r1#
r2#ping 10.1.1.1Type escape sequence to abort.
Sending 5, 100-byte ICMP Echos to 10.1.1.1, timeout is 2 seconds:
!!!!!
Success rate is 100 percent (5/5), round-trip min/avg/max = 4/4/4 ms
r2#
r4#ping 10.1.1.1Type escape sequence to abort.
Sending 5, 100-byte ICMP Echos to 10.1.1.1, timeout is 2 seconds:
!!!!!
Success rate is 100 percent (5/5), round-trip min/avg/max = 4/4/4 ms
r4#
each client router (ce, client edge) is connected to  r3 (pe, provider edge) with a virtual connection provided by vrf… like frame relay without the hassle of a frame switch… this would later give way to mpls, or frame tagging for the wan…
normally, if you try to assign the same addresses to interfaces the router complains you have overlapping ip’s… with a little variable magic, and very little at that, you can change the game…
r3#ping vrf r1 10.1.1.1Type escape sequence to abort.
Sending 5, 100-byte ICMP Echos to 10.1.1.1, timeout is 2 seconds:
!!!!!
Success rate is 100 percent (5/5), round-trip min/avg/max = 1/2/4 ms
r3#ping vrf r2 10.1.1.1Type escape sequence to abort.
Sending 5, 100-byte ICMP Echos to 10.1.1.1, timeout is 2 seconds:
!!!!!
Success rate is 100 percent (5/5), round-trip min/avg/max = 4/4/4 ms
r3#ping vrf r4 10.1.1.1

Type escape sequence to abort.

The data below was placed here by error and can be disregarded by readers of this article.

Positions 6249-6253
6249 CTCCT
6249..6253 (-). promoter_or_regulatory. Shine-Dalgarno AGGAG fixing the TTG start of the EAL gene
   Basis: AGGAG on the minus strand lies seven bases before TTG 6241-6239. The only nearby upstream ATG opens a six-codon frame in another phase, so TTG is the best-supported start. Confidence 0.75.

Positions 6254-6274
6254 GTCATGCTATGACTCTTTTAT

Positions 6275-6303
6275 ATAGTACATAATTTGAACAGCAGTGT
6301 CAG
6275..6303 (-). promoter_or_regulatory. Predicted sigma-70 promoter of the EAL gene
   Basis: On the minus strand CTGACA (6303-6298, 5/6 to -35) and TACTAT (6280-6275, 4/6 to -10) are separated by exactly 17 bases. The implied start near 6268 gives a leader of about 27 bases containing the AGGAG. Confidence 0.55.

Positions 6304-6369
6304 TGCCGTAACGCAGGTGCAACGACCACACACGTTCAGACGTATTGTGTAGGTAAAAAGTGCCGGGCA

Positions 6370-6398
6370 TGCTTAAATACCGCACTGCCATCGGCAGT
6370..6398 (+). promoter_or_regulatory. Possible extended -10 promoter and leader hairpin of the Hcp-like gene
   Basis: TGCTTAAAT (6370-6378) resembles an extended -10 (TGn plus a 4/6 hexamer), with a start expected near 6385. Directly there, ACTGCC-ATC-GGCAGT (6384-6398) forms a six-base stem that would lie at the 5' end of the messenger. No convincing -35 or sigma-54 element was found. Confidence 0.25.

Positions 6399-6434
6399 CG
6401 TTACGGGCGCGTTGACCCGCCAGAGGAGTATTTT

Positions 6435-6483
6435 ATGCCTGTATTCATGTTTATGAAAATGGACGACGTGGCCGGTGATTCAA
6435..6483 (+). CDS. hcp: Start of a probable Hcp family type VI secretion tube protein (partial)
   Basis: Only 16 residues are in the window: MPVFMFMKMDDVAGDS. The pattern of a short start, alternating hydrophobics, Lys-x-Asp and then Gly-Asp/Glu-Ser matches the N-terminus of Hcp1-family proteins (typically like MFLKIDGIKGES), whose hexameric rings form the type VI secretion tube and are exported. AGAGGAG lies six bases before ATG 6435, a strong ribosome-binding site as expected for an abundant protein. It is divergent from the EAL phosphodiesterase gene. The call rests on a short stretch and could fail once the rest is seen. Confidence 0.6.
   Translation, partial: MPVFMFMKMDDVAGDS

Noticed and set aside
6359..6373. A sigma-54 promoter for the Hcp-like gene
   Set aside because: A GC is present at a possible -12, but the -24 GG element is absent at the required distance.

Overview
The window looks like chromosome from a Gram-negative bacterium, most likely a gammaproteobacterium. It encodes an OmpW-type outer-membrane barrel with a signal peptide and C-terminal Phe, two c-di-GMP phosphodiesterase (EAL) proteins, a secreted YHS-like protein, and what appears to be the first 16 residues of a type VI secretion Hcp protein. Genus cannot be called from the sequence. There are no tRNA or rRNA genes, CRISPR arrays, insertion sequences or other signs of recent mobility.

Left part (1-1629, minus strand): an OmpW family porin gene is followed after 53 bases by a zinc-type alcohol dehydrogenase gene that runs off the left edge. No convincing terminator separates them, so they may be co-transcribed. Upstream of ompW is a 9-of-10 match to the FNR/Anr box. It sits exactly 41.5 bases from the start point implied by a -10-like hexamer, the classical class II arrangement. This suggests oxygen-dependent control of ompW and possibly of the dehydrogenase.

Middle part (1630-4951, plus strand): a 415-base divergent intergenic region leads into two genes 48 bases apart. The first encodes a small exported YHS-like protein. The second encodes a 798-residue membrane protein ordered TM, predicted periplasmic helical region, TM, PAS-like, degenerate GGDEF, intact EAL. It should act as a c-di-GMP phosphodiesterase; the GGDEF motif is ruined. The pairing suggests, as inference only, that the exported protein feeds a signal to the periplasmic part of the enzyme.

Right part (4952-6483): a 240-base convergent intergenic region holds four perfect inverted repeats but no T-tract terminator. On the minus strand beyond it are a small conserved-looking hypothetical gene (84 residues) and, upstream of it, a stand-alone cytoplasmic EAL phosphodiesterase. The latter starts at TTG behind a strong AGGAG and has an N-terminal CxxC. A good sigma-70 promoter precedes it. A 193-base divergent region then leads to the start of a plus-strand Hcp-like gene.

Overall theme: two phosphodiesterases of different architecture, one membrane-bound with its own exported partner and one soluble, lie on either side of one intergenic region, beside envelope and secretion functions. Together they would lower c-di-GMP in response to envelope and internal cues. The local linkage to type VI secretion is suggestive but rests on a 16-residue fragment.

Sending 5, 100-byte ICMP Echos to 10.1.1.1, timeout is 2 seconds:
!!!!!
Success rate is 100 percent (5/5), round-trip min/avg/max = 4/5/8 ms
r3#

first note the rd’s (route-distinguishers) in the diagram in global config…
then assign them to the interfaces…
interface FastEthernet0/0
ip vrf forwarding r1
ip address 10.1.1.1 255.255.255.0
speed 100
full-duplex
!
interface Serial0/0
ip vrf forwarding r2
ip address 10.1.1.1 255.255.255.0
encapsulation ppp
no fair-queue
clock rate 1000000
!
interface Serial0/1
ip vrf forwarding r4
ip address 10.1.1.1 255.255.255.0
encapsulation ppp
clock rate 1000000
of course, it’s just the beginning… you are running a separate route table for each vrf… see below
look ma, no global route table…
r3#sh ip route
Codes: C – connected, S – static, R – RIP, M – mobile, B – BGP
D – EIGRP, EX – EIGRP external, O – OSPF, IA – OSPF inter area
N1 – OSPF NSSA external type 1, N2 – OSPF NSSA external type 2
E1 – OSPF external type 1, E2 – OSPF external type 2
i – IS-IS, su – IS-IS summary, L1 – IS-IS level-1, L2 – IS-IS level-2
ia – IS-IS inter area, * – candidate default, U – per-user static route
o – ODR, P – periodic downloaded static routeGateway of last resort is not setr3#

then…